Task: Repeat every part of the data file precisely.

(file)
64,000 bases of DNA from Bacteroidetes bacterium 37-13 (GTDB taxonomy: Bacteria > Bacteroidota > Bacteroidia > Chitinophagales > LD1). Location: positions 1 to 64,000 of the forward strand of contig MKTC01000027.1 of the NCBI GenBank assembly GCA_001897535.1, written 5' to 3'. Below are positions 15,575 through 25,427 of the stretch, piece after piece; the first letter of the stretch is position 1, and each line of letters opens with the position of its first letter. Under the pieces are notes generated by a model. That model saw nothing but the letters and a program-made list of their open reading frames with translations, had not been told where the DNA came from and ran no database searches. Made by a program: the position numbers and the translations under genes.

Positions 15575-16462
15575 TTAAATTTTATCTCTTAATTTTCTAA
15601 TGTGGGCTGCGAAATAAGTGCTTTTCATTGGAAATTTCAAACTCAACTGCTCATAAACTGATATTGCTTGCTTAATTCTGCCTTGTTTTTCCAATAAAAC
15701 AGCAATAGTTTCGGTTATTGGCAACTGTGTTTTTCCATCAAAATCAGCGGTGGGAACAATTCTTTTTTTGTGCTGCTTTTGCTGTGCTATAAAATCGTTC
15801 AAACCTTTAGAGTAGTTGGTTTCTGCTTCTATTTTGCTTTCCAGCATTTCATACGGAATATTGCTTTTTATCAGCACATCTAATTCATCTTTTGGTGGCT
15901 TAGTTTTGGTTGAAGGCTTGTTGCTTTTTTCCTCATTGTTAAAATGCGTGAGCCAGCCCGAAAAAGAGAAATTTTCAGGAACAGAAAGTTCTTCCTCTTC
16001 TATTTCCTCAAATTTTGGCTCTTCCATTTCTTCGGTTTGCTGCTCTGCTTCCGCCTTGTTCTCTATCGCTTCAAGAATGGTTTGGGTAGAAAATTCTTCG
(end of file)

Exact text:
64,000 bases of DNA from Bacteroidetes bacterium 37-13 (GTDB taxonomy: Bacteria > Bacteroidota > Bacteroidia > Chitinophagales > LD1). Location: positions 1 to 64,000 of the forward strand of contig MKTC01000027.1 of the NCBI GenBank assembly GCA_001897535.1, written 5' to 3'. Below are positions 15,575 through 25,427 of the stretch, piece after piece; the first letter of the stretch is position 1, and each line of letters opens with the position of its first letter. Under the pieces are notes generated by a model. That model saw nothing but the letters and a program-made list of their open reading frames with translations, had not been told where the DNA came from and ran no database searches. Made by a program: the position numbers and the translations under genes.

Positions 15575-16462
15575 TTAAATTTTATCTCTTAATTTTCTAA
15601 TGTGGGCTGCGAAATAAGTGCTTTTCATTGGAAATTTCAAACTCAACTGCTCATAAACTGATATTGCTTGCTTAATTCTGCCTTGTTTTTCCAATAAAAC
15701 AGCAATAGTTTCGGTTATTGGCAACTGTGTTTTTCCATCAAAATCAGCGGTGGGAACAATTCTTTTTTTGTGCTGCTTTTGCTGTGCTATAAAATCGTTC
15801 AAACCTTTAGAGTAGTTGGTTTCTGCTTCTATTTTGCTTTCCAGCATTTCATACGGAATATTGCTTTTTATCAGCACATCTAATTCATCTTTTGGTGGCT
15901 TAGTTTTGGTTGAAGGCTTGTTGCTTTTTTCCTCATTGTTAAAATGCGTGAGCCAGCCCGAAAAAGAGAAATTTTCAGGAACAGAAAGTTCTTCCTCTTC
16001 TATTTCCTCAAATTTTGGCTCTTCCATTTCTTCGGTTTGCTGCTCTGCTTCCGCCTTGTTCTCTATCGCTTCAAGAATGGTTTGGGTAGAAAATTCTTCG